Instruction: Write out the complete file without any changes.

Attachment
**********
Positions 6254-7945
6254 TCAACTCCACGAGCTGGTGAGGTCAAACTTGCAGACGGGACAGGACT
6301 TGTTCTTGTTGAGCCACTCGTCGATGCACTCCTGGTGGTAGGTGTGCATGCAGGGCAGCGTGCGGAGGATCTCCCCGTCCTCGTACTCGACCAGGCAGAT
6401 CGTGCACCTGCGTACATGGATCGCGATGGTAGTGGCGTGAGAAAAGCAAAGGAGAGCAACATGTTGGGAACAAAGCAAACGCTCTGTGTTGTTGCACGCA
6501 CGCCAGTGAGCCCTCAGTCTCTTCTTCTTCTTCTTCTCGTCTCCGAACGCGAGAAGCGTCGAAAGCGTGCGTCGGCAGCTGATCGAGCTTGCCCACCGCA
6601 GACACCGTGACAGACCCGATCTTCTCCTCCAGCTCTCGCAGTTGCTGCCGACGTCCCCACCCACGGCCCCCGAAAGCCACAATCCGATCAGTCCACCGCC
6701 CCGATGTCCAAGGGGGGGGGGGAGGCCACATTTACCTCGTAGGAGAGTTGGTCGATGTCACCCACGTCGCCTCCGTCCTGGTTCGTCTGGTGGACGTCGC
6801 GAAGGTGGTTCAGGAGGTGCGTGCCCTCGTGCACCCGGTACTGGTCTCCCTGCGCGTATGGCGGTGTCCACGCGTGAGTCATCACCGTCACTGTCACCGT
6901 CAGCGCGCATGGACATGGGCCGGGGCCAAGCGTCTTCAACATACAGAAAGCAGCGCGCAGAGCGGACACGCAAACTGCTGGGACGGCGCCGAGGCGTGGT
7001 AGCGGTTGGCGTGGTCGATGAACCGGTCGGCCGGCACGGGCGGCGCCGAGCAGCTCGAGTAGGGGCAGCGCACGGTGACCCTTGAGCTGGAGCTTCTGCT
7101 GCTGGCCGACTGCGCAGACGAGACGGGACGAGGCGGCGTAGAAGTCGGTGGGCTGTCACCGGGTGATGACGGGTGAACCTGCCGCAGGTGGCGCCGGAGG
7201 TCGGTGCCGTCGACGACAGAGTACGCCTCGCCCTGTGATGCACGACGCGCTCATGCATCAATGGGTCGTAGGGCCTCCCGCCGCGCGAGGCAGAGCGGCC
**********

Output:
Positions 6254-7945
6254 TCAACTCCACGAGCTGGTGAGGTCAAACTTGCAGACGGGACAGGACT
6301 TGTTCTTGTTGAGCCACTCGTCGATGCACTCCTGGTGGTAGGTGTGCATGCAGGGCAGCGTGCGGAGGATCTCCCCGTCCTCGTACTCGACCAGGCAGAT
6401 CGTGCACCTGCGTACATGGATCGCGATGGTAGTGGCGTGAGAAAAGCAAAGGAGAGCAACATGTTGGGAACAAAGCAAACGCTCTGTGTTGTTGCACGCA
6501 CGCCAGTGAGCCCTCAGTCTCTTCTTCTTCTTCTTCTCGTCTCCGAACGCGAGAAGCGTCGAAAGCGTGCGTCGGCAGCTGATCGAGCTTGCCCACCGCA
6601 GACACCGTGACAGACCCGATCTTCTCCTCCAGCTCTCGCAGTTGCTGCCGACGTCCCCACCCACGGCCCCCGAAAGCCACAATCCGATCAGTCCACCGCC
6701 CCGATGTCCAAGGGGGGGGGGGAGGCCACATTTACCTCGTAGGAGAGTTGGTCGATGTCACCCACGTCGCCTCCGTCCTGGTTCGTCTGGTGGACGTCGC
6801 GAAGGTGGTTCAGGAGGTGCGTGCCCTCGTGCACCCGGTACTGGTCTCCCTGCGCGTATGGCGGTGTCCACGCGTGAGTCATCACCGTCACTGTCACCGT
6901 CAGCGCGCATGGACATGGGCCGGGGCCAAGCGTCTTCAACATACAGAAAGCAGCGCGCAGAGCGGACACGCAAACTGCTGGGACGGCGCCGAGGCGTGGT
7001 AGCGGTTGGCGTGGTCGATGAACCGGTCGGCCGGCACGGGCGGCGCCGAGCAGCTCGAGTAGGGGCAGCGCACGGTGACCCTTGAGCTGGAGCTTCTGCT
7101 GCTGGCCGACTGCGCAGACGAGACGGGACGAGGCGGCGTAGAAGTCGGTGGGCTGTCACCGGGTGATGACGGGTGAACCTGCCGCAGGTGGCGCCGGAGG
7201 TCGGTGCCGTCGACGACAGAGTACGCCTCGCCCTGTGATGCACGACGCGCTCATGCATCAATGGGTCGTAGGGCCTCCCGCCGCGCGAGGCAGAGCGGCC